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- From: firstname.lastname@example.org (Ron Bourret)
- To: email@example.com
- Date: Fri, 11 Sep 1998 17:28:08 +0200
Simon St. Laurent wrote:
> At 07:22 AM 9/11/98 -0700, Tim Bray wrote:
> >At 08:40 AM 9/11/98, Peter Murray-Rust wrote:
> >>Or am I right that XML is fundamentally about as boring as the introduction
> >>of TTL or 3-phase electricity - worthy, but manufacturer-level only?
> >That might very well be the case. -Tim
> If that's the case, we've all lost out, and should tell the magazines to
> cool the hype and settle down to more important stories on exciting issues
> like stock prices and IPOs.
> Oh well. I guess the revolution's over before it got started. Could have
> reached a much wider audience, but somehow snuffed itself out. Sort of like
> SGML, perhaps.
It strikes me that the application that is going to make the public sit up and
notice XML is the one that lets me ask: "Make a table of all hotels in New York
that cost less than $100 and are within walking distance of Central Park."
The good news is that this application is completely possible (and almost, but
not quite, inevitable). The bad news is that it's still a ways off. What it
requires is enough people writing their Web documents in XML (with widely
accepted element tag names) to make it worthwhile for the search engines to
offer this kind of functionality.
There are probably a number of ways to jump-start this process, but the most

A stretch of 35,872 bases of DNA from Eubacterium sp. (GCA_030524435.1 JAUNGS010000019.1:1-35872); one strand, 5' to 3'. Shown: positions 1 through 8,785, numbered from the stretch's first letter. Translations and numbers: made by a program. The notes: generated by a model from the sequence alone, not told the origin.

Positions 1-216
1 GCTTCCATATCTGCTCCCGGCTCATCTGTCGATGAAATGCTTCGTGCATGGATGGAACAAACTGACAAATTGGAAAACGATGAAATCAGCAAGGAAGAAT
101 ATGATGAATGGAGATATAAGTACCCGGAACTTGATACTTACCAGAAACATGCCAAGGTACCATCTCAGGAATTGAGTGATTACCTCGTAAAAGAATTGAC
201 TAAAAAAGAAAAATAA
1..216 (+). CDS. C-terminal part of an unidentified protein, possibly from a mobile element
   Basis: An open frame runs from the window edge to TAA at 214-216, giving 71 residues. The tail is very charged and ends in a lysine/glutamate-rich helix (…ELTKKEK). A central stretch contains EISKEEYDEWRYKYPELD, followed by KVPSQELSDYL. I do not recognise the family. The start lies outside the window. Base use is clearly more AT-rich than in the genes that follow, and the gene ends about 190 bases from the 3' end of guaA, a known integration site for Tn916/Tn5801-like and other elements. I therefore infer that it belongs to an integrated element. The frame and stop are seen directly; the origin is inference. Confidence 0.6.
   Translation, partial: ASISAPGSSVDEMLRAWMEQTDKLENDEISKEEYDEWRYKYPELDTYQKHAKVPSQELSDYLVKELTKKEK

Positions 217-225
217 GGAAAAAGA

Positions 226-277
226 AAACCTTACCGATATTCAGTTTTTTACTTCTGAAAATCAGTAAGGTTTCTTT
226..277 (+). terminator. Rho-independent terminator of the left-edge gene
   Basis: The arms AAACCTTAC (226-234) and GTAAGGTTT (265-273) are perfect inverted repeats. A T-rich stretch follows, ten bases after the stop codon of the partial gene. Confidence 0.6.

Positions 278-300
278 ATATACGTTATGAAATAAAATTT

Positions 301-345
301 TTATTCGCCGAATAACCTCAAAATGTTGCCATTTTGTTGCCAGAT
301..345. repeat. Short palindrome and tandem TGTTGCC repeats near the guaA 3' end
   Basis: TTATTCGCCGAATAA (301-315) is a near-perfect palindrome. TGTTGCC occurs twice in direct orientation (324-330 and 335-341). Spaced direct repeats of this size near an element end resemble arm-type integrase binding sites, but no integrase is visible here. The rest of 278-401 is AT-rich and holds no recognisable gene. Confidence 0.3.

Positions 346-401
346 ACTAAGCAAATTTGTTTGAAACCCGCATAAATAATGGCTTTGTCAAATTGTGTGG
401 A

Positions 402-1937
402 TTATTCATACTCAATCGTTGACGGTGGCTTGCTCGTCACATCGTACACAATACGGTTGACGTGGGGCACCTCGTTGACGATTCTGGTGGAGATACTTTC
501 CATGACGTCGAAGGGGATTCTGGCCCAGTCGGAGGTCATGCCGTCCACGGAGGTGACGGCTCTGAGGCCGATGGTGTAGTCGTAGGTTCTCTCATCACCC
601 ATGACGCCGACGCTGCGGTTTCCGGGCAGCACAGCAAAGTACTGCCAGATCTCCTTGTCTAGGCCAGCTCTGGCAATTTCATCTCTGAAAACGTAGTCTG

obvious is a browser that supports XML+XSL so that Web masters are willing to
write in XML. (Sorry to those of you who find browser support of XML boring.)
We also need namespaces, one or more Yahoo-like repositories for semi-standard
DTDs/schemas (see www.schema.net for a start), and a solution to Tim's
ought-to-be-famous "interesting and difficult problem of compounding DTDs".
I suggest that a short-term solution for the latter is to simply combine
elements from different DTDs as one sees fit. Although the resulting documents
are not valid wrt their original DTDs and cannot be used by DTD-specific
applications, XML does not require valid documents and the use of standard tags
facilitates the search process. I am advocating a certain degree of anarchy
here, but the Web is inherently anarchic and if we wait until we find a way to
combine DTDs without breaking DTD-specific applications, we're missing the
chance to build some extremely useful applications right now.
(By the way, a nice feature of XML editors that would help this along would be
to read DTDs/schemas from said Yahoo-like repositories, let users insert
elements whereever they want from whatever DTDs/schemas they want, and generate
new DTDs as requested.)
In the mean time, XML is still extremely useful as a data transport and I agree
with Chris von See, who said that XML's greatest potential is in data-based, not
document-based, applications. Just because the public won't see it doesn't mean
they won't (indirectly) appreciate it.
-- Ron Bourret
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